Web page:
Random Assignment

After parent’s agreement, each child was given a code. We randomly assigned the codes into a collective sportive games (CSG) group or a DPT group. The randomisation was made by an online free software.

Measuring Times and Characteristics

Children in both groups were asked to answer the same different tasks before and after the trainings. There were two pre-tests: one for each variable (ToM and collaborative behavior); and two post-tests: one for each variable aswell.

A week before starting the trainings (T0), children answered the French version of RMET-G in order to measure ToM. In this task they were asked to look at the pair of eyes in each picture and to circle the word that better matched the emotion or mental state of the look of the person among four words displayed with each picture. The week after the task completion, we started with the trainings. In the 2nd session, they were tested by the prisoner’s collaborative task (T1). In the 6th session children were re-tested by the prisoner’s collaborative task (T2). One week after the trainings were finished, children were re-measured on ToM through the RMET-G (T3).

All classes, whether they participated in experimental or control groups, were conducted in the exact same manner: Each class was randomized in order to divide them by group, but times of measurement for ToM were carried on, each time with the whole class. For collaborative behavior, a booklet was followed in order to avoid bias, and thus instructions were given in the exact same way for all classes, groups, and schools.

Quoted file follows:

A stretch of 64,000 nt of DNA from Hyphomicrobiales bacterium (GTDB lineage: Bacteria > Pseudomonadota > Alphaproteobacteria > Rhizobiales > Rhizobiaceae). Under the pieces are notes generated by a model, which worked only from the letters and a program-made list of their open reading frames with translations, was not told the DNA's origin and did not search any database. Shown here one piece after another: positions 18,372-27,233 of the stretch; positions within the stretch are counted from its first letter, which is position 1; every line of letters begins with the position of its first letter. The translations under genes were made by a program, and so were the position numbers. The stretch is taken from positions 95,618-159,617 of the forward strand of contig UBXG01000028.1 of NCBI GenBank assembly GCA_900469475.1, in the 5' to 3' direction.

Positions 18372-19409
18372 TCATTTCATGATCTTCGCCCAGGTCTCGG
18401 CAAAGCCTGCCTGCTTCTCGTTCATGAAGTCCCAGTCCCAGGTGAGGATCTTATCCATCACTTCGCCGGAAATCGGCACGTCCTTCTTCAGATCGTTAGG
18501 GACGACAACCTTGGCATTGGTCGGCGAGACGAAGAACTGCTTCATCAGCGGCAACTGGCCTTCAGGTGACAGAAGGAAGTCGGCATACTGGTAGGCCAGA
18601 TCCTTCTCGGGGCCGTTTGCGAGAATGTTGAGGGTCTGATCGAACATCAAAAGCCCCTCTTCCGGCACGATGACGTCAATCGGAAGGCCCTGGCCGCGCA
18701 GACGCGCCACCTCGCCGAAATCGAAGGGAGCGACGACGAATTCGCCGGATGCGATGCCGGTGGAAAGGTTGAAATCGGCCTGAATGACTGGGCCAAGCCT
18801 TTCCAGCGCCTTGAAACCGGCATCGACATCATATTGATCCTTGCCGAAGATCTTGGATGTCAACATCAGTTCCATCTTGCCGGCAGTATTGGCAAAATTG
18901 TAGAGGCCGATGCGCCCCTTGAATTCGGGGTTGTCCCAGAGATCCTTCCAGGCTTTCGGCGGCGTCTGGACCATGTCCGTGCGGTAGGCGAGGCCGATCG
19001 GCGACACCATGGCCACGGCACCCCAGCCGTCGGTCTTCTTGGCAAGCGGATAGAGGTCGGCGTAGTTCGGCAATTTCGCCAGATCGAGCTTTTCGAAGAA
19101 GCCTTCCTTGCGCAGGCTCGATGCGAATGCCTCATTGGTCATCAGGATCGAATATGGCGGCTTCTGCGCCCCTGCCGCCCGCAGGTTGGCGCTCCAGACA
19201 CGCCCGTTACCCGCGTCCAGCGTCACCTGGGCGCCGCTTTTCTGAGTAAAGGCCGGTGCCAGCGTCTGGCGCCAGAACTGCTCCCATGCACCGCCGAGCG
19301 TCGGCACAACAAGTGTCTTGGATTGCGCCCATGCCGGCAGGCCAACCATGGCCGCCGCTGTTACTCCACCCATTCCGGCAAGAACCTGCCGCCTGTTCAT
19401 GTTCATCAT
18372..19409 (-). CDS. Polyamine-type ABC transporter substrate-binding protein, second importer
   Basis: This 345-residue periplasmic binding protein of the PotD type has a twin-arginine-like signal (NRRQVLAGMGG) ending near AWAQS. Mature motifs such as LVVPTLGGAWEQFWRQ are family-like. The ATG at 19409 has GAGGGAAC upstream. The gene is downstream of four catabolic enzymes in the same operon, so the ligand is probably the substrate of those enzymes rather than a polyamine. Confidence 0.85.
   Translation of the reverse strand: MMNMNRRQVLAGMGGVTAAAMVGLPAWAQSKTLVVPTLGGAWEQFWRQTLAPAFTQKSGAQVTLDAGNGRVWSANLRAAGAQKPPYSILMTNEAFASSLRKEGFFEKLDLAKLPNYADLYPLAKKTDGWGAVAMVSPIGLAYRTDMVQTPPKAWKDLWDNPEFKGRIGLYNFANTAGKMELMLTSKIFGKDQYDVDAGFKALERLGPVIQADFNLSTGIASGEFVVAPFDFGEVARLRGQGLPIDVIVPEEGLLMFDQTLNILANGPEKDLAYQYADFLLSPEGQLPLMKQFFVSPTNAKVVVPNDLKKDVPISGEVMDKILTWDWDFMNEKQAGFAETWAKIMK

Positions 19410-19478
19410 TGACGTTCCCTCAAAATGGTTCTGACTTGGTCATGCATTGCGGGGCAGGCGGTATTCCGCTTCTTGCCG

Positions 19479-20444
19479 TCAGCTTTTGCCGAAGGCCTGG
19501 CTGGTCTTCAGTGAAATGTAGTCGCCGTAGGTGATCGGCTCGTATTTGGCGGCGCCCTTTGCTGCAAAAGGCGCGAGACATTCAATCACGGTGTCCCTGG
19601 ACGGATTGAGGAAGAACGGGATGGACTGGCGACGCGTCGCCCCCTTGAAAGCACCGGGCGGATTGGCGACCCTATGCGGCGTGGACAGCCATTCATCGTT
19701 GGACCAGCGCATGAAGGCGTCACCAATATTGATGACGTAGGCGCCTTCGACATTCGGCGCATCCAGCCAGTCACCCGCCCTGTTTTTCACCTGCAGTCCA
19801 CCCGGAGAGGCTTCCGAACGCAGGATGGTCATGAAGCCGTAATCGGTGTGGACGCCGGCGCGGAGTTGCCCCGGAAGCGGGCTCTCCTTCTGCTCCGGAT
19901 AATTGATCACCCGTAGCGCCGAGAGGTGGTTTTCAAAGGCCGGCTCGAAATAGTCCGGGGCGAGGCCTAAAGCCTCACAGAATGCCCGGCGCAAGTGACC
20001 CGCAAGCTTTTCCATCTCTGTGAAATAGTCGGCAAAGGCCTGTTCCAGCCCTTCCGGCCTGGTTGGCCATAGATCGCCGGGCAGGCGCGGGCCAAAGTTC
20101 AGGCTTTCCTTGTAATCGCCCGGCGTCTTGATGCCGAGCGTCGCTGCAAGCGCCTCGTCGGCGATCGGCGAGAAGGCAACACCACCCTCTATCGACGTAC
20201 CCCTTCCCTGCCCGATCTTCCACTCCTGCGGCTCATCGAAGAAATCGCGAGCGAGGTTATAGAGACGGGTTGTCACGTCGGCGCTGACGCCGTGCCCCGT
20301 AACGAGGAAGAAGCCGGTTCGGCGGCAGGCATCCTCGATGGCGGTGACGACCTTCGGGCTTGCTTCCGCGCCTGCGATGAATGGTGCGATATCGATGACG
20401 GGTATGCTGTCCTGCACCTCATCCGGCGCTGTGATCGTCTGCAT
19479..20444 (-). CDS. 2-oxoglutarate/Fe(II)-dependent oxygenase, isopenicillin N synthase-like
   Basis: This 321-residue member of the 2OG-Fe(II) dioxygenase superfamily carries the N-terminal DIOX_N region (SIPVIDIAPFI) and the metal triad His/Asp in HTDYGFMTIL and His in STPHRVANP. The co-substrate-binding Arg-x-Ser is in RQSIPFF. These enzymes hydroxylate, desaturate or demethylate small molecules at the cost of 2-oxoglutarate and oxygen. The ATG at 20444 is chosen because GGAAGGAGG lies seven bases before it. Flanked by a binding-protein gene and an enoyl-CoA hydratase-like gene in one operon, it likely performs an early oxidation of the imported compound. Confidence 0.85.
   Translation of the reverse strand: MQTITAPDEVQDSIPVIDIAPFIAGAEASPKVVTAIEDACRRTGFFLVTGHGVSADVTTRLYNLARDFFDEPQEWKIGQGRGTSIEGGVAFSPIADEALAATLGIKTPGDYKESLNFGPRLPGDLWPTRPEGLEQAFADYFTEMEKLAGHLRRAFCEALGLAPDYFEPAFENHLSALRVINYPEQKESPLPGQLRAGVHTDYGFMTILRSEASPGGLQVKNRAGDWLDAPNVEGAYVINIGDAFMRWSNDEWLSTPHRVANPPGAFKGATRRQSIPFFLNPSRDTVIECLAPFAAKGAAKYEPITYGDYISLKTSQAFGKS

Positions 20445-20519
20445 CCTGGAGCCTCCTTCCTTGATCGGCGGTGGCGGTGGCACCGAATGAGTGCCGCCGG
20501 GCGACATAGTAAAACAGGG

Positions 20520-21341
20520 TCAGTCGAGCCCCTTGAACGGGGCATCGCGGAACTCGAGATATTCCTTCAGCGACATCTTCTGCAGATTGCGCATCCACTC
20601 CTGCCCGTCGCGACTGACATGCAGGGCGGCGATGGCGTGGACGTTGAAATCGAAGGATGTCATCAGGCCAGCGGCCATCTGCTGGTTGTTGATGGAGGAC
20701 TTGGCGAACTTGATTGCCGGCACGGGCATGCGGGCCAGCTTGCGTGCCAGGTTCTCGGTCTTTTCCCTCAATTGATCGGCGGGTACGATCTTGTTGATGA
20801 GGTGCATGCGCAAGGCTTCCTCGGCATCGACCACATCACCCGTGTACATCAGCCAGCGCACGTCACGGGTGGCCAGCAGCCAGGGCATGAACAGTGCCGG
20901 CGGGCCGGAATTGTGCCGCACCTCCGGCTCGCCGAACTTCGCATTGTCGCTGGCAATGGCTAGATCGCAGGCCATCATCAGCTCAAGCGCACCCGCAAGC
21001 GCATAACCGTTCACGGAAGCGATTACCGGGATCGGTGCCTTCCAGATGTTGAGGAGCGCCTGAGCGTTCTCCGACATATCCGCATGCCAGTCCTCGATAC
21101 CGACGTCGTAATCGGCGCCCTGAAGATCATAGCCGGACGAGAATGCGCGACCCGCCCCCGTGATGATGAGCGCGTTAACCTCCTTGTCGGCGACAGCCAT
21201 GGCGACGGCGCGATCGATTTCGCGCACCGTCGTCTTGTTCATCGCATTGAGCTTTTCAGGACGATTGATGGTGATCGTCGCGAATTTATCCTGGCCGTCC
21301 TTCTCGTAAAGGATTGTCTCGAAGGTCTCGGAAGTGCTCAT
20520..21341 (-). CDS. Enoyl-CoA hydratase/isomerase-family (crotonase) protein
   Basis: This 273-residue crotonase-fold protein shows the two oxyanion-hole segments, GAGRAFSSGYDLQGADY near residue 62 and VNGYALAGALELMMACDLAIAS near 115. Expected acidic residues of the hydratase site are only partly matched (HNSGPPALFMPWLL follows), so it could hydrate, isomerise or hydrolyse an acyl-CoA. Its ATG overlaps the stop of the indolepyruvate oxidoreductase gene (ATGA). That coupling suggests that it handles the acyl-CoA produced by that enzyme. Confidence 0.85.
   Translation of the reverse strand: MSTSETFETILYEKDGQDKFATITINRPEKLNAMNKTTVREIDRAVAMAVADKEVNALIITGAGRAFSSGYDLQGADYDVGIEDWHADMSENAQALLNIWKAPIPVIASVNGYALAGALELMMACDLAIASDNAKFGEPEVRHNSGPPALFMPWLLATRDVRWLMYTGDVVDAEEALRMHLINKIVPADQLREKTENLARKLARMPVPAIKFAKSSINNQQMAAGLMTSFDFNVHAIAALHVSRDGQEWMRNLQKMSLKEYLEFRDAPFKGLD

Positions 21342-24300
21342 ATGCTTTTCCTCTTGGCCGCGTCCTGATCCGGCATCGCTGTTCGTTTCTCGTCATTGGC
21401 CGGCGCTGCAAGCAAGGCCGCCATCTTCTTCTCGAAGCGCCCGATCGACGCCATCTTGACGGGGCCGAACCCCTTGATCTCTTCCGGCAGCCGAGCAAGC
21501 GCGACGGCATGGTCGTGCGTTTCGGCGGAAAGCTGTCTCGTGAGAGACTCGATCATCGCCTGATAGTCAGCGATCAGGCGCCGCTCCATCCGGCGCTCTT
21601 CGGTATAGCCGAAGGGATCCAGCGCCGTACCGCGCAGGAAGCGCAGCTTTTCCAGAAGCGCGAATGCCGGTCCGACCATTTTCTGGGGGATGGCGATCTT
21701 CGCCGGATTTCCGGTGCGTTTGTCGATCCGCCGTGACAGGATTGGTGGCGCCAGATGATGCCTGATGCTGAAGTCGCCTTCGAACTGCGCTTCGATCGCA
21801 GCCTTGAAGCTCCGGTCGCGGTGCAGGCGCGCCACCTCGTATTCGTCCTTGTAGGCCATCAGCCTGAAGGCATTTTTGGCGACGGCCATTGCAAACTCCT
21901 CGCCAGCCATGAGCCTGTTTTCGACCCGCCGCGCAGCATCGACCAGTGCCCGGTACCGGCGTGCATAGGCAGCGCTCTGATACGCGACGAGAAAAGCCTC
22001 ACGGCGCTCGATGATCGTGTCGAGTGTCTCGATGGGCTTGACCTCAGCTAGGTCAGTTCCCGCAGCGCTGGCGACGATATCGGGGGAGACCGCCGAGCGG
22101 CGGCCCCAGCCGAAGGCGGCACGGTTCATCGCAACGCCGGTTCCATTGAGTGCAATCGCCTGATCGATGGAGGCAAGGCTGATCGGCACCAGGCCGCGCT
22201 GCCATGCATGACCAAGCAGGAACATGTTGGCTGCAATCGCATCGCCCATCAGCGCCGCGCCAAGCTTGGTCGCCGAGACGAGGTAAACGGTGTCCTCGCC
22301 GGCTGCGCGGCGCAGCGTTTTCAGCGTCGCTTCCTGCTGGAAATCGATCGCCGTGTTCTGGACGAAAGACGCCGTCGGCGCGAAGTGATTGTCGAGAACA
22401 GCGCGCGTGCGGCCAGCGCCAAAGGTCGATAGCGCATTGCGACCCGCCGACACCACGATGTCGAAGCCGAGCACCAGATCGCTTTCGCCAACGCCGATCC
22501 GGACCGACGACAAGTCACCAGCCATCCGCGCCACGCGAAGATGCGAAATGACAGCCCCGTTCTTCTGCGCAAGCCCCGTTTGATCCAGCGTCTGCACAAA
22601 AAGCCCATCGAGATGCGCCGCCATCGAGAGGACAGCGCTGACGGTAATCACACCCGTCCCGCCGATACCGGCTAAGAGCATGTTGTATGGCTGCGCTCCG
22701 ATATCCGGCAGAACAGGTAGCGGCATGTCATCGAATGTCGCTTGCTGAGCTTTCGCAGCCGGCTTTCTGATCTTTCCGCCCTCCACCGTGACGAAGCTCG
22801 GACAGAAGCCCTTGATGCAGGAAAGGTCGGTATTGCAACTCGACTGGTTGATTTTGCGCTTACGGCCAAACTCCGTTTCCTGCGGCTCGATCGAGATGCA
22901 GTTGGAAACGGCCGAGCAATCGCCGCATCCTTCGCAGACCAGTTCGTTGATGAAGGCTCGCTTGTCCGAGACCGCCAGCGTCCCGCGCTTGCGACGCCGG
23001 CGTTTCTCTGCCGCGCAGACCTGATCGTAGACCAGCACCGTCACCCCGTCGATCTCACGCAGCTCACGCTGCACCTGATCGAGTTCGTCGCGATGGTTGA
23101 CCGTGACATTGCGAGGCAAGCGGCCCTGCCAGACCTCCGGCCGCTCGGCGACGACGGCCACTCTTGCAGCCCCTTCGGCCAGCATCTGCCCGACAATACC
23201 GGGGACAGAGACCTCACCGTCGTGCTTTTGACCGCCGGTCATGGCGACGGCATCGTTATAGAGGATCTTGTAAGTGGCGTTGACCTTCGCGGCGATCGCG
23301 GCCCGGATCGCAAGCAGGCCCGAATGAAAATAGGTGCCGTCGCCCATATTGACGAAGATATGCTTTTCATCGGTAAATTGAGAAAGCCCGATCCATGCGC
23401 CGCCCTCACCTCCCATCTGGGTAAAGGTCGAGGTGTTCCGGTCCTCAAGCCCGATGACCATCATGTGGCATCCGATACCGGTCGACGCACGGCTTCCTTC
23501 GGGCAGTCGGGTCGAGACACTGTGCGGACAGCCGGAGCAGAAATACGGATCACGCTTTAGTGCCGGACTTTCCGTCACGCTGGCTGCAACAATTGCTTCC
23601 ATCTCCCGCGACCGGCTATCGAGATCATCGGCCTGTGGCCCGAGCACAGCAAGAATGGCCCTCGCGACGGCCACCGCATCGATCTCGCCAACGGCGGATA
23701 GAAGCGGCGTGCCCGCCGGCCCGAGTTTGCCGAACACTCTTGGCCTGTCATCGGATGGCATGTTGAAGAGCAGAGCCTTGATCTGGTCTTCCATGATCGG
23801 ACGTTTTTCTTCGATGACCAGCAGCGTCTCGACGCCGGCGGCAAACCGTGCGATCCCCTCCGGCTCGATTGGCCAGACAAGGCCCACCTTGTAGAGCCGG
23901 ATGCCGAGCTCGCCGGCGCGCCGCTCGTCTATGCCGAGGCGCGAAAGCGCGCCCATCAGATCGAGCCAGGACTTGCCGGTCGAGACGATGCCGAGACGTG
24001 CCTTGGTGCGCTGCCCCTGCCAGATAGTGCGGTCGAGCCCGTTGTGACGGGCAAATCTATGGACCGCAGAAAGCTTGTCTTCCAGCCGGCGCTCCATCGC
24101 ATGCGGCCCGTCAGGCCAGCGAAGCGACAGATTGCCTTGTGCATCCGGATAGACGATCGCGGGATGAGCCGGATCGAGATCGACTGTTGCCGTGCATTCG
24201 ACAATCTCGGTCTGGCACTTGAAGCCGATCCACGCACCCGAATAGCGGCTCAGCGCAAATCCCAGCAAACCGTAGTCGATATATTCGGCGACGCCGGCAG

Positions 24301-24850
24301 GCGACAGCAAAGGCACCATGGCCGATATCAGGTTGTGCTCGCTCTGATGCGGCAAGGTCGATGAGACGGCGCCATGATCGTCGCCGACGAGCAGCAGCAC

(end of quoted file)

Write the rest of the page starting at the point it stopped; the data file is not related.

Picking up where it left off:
One researcher of the team conducted both the workshops and assessments following a rigorous booklet in order to avoid bias as much as possible. Other researchers of the team who didn’t have direct contact with children were implicated in data analysis.


Preliminary Analyses

Pre-test analyses showed that there were no significant differences in the randomisation, regarding age and sex of the participants, implying an equitative distribution of the groups.

Pre-Test Correlational Analysis

In order to see any previous relationship between the expected outcomes, we run a correlational analyses. Results showed no significant correlations.

Pre-Test ToM

Analyses also showed no significant differences between the randomised groups in the variable ToM, measured through RMET-G in time T0.

When searching for possible previous ToM differences by class, analyses showed a significant difference on ToM (t = -2.87, p < .005), with 5th graders scoring higher (M = 18.20, SD = 3.69) than fourth graders (M = 16.24, SD = 3.94). These results, are something we expected as ToM is argued to be increased with age (Calero, Salles, Semelman, & Sigman, 2013).